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What Is a Workers' Compensation Waiver?

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  • Written By: K.G. Spangler
  • Edited By: C. Wilborn
  • Last Modified Date: 16 April 2014
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A workers' compensation waiver is a document that allows a worker to relinquish his rights to workers' compensation benefits. It must be submitted to the appropriate workers' compensation authority. In the United States, nearly all 50 states put laws into affect to guarantee the coverage of all employees through employer paid insurance. Each state determines under which circumstances individuals can waive their rights, but there are a few commonalities.

The Workers' Compensation Board sprang from the needs of workers who were injured in job-related accidents. It allows for medical treatment and rehabilitative care. To help workers meet their financial needs during recovery, it can also provides them with a percentage of their wages. When an employee elects to use workers' compensation, he typically waives his right to pursue legal action against the employer.

According to state laws, it is presumed that each member of a business will be covered under workers' compensation. Employers with one or more employees cannot file a workers' compensation waiver. Also, self-employed individuals, sole proprietors, members of a limited liability company or partnership, and corporate individuals owning more than 25% of common stock, can elect to file waivers if they choose.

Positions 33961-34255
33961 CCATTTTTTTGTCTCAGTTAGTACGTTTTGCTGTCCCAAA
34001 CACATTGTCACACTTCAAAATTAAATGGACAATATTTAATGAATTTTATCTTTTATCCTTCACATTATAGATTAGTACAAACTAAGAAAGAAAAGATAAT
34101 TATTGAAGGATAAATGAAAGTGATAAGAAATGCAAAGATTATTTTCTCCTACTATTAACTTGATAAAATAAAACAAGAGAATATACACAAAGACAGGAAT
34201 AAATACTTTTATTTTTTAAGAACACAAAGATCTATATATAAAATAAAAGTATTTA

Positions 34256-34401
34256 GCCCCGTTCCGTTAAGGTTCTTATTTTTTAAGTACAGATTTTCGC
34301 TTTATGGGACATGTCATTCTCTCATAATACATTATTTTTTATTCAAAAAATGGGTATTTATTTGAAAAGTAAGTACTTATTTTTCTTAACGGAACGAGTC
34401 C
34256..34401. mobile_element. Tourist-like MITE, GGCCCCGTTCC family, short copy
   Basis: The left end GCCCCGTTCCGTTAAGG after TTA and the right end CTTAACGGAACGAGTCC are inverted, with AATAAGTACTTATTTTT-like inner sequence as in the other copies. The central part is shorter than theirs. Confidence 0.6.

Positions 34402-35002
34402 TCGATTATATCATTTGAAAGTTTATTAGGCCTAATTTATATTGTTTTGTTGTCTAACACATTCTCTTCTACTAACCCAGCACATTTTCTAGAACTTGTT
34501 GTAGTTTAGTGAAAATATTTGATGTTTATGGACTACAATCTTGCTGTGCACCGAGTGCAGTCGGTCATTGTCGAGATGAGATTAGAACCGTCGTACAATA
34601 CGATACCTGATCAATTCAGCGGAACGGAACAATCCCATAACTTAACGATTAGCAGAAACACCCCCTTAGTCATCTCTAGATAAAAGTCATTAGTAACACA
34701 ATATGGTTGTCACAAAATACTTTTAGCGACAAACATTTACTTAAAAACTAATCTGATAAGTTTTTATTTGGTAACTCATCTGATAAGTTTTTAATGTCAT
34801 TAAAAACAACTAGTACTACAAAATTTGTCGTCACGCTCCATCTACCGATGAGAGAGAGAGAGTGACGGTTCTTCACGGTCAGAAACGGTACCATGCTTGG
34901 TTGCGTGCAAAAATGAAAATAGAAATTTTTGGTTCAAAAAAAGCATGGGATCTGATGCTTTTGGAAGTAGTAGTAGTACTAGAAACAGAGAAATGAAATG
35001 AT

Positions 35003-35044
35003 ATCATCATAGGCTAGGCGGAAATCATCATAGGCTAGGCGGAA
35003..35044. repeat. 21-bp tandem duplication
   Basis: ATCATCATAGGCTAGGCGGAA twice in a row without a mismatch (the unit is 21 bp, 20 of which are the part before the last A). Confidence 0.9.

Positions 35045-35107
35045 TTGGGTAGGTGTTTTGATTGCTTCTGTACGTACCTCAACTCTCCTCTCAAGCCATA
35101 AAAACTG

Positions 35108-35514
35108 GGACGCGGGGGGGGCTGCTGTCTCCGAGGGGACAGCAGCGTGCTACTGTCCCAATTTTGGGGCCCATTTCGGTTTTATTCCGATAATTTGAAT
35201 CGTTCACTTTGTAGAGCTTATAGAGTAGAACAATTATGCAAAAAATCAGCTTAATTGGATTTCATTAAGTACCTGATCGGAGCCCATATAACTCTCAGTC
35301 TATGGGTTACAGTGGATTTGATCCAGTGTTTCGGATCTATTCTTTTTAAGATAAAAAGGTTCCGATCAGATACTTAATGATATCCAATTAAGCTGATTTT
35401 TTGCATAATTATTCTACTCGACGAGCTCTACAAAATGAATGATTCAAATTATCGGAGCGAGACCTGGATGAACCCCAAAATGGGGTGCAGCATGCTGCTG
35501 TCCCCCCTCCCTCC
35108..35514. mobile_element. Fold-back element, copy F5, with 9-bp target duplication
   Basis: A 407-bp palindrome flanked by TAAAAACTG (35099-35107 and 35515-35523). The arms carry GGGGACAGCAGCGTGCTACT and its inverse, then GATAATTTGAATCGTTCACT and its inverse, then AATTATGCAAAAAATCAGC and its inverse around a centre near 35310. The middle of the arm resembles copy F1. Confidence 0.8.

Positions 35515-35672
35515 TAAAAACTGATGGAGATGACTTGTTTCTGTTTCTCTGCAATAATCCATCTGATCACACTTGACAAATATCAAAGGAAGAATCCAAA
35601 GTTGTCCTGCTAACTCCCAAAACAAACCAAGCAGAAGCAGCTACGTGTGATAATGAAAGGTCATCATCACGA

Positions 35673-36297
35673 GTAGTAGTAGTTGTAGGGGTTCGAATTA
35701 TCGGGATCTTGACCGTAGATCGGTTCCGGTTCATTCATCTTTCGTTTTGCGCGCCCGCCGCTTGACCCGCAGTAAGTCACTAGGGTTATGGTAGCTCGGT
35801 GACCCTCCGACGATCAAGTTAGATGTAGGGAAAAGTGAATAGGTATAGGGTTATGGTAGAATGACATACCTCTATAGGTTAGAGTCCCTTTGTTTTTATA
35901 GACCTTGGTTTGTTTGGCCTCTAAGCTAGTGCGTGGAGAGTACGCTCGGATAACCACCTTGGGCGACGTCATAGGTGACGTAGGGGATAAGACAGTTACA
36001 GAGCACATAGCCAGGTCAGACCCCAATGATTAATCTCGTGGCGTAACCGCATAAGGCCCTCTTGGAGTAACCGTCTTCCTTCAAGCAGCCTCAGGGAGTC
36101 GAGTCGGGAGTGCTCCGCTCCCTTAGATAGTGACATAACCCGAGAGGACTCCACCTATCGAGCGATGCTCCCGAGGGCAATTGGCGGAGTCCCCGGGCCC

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Lines become blurred in situations when a person is self-employed or a managing partner in a business. As an owner, he or she has a choice to make regarding a workers' compensation waiver. Insurance payments can be made in advance to insure coverage for future use, or payments can be made out of pocket if a work-related injury occurs. Premium payments and the danger associated with the job is often the deciding factor. If funds are available, many business owners opt for workers' compensation as a precaution.

Determining the need for a workers' compensation waiver also becomes a bit more complicated when businesses are performing work in other states. If a sole proprietor or self-employed person takes on work in another state, he or she may want to inquire about the compensation laws in that state as well. Owners may have to file additional waivers, or should at least determine which state laws will take precedence in case of an incident.

If coverage is not needed, the workers' compensation waiver must be filed with the local Workers' Compensation Board requesting exemption. Generally, each state has a form that must be submitted. The document lists the business name, owner, why the waiver is being requested, and clearly states that rights are being waived for coverage under the Workers' Compensation Act. The document must be signed, dated, and filed with the state's Workers' Compensation Board.

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